Two days after opposition calls for renewed negotiations, Information Minister Khieu Kanharith announced yesterday evening that the ruling party will sit down with its opposition counterparts on Thursday to talk election reform, though opposition leaders last night weren’t so sure.
Speaking at a gathering of journalists at the Cambodiana Hotel yesterday, Kanharith said that Prime Minister Hun Sen would sit down across the table from opposition leader and Cambodia National Rescue Party president Sam Rainsy for the first time since September, but only to negotiate on the subject of electoral reform.
“As far as I know, today Samdech Prime Minister [Hun Sen] has already agreed to have a meeting on the second, but Mr Sam Rainsy wanted him to talk about [workers’] salaries,” Kanharith said. “Samdech Hun Sen has already said that for the talks, the only issue is the issue of the reform of the National Election Committee and election [reform].”
CNRP spokesman Yim Sovann, however, maintained last night that the party had received no word of any such meeting, but noted that the opposition had been “willing to talk since the beginning”.
Despite Rainsy himself having called two days ago for talks to be held Wednesday through Friday, opposition lawmaker-elect Tioulong Saumura said that the decision to accept the Cambodian People’s Party’s overtures would still be up for debate.
“We know nothing about the meeting,” she said. “If and when we receive official information, we will convene our steering committee and permanent committee to discuss and decide [whether to sit down].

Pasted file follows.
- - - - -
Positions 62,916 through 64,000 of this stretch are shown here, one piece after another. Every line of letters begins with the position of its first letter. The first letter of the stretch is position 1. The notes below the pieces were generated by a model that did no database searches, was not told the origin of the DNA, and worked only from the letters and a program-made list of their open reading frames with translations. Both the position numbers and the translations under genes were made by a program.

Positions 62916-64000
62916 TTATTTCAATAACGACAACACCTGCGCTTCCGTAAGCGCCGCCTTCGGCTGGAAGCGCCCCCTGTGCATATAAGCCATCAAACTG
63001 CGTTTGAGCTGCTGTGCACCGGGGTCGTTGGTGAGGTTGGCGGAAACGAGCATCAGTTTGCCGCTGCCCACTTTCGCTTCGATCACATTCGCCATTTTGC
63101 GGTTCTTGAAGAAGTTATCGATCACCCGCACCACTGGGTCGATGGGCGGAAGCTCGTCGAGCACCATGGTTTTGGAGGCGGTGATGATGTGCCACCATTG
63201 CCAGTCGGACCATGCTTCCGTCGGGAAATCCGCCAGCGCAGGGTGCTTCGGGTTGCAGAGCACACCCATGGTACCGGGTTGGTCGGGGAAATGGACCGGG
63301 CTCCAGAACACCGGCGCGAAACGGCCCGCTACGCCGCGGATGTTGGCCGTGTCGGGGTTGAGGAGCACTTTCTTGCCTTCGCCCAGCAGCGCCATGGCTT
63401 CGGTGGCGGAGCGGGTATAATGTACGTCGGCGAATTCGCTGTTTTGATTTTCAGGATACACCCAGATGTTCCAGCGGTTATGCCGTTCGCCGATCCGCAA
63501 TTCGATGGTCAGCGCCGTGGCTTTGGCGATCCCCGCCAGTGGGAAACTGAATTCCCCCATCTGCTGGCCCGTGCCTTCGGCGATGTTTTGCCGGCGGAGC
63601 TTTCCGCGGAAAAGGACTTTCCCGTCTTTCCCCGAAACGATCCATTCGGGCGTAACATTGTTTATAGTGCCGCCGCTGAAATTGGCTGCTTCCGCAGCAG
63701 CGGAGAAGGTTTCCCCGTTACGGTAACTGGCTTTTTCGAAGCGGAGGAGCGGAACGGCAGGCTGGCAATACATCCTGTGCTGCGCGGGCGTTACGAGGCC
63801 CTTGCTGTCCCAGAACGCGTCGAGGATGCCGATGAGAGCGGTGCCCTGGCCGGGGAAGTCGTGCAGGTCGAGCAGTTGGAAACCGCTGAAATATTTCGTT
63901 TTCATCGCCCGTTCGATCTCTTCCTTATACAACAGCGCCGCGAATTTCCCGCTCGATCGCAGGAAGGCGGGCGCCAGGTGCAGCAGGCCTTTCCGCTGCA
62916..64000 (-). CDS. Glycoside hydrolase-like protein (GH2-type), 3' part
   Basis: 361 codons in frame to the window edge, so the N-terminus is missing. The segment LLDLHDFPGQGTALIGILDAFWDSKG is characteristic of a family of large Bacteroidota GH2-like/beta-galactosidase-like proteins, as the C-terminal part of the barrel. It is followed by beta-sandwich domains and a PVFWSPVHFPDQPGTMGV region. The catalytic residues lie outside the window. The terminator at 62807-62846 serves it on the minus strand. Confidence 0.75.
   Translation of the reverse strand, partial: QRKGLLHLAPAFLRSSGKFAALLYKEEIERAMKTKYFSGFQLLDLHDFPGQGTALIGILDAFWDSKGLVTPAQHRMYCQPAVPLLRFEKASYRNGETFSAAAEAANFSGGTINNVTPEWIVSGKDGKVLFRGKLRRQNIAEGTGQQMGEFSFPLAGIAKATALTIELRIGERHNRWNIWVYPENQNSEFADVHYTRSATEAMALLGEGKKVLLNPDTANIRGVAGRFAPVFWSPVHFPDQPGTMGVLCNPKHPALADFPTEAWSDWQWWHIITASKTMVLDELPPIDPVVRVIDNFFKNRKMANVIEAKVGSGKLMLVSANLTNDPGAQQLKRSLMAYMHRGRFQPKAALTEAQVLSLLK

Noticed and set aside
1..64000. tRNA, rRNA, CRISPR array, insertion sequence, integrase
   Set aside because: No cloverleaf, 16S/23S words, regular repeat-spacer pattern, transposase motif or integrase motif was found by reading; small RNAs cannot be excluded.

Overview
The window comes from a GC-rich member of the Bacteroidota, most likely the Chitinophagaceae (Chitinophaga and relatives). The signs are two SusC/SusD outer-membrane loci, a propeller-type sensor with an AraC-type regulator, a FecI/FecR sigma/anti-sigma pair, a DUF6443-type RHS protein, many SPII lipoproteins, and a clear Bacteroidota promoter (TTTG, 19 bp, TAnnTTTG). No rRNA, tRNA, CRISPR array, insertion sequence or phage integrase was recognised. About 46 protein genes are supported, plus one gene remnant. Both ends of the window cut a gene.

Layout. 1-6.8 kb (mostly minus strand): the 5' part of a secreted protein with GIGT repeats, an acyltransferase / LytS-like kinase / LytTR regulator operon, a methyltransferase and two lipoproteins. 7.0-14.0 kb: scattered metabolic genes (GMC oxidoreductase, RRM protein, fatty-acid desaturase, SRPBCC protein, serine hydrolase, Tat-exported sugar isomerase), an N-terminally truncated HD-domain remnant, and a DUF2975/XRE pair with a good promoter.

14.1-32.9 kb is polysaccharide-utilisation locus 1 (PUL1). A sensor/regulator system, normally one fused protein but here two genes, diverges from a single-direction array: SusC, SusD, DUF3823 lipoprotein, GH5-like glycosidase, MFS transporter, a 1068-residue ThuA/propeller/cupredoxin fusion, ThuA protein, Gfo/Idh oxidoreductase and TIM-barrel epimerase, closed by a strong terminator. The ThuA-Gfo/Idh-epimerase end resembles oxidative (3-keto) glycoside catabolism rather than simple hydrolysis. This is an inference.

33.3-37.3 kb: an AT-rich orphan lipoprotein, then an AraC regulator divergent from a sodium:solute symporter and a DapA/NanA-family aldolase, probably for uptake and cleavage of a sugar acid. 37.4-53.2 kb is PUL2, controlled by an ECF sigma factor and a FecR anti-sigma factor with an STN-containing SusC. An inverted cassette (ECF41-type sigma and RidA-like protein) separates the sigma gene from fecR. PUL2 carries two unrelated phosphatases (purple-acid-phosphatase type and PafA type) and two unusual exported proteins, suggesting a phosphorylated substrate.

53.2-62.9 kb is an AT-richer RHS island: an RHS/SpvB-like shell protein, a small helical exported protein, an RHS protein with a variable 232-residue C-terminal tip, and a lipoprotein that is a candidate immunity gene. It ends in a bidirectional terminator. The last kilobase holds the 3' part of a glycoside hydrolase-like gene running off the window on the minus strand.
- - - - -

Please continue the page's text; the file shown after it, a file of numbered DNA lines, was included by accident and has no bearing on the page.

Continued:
“We, in general, are open to dialogue,” Saumura added.
The CPP in recent days has maintained that it has been open to talks all along, but that discussions had stalled due to a lack of will on the part of the opposition – a claim that Rainsy dismissed yesterday afternoon as “a matter of propaganda”.
While Rainsy could not be reached for comment following Kanharith’s announcement yesterday, earlier in the day he confirmed that the opposition and ruling parties had been in contact with each other on the subject of negotiations, but still implied that talks were not a sure thing.
“We are making an approach through appropriate channels to test the good will of the other side” before making a decision, he said.
He also maintained that the opposition would continue to seek its twin goals of electoral reform and a new election in any upcoming talks.
Political analyst Kem Ley said yesterday that both parties would be going into negotiations in a very good position, and even the opposition’s demands of a new election might not be out of the question, if the party allows for sufficient time to make adequate reforms.
“The two parties have equal power for negotiations. One party has the armed forces, and is very strong. And right now, the opposition has people power, and is very strong,” he said. “Each party can negotiate equally, and make conditions of each other.”
But, Ley added, the fact that the CNRP and CPP are at apparent odds over the scheduling – and very existence – of negotiations, may indicate the usual strains of antagonism between the two parties.
“For me, [it is] the playing of political games they [the CPP] always do to make the demonstrators upset.”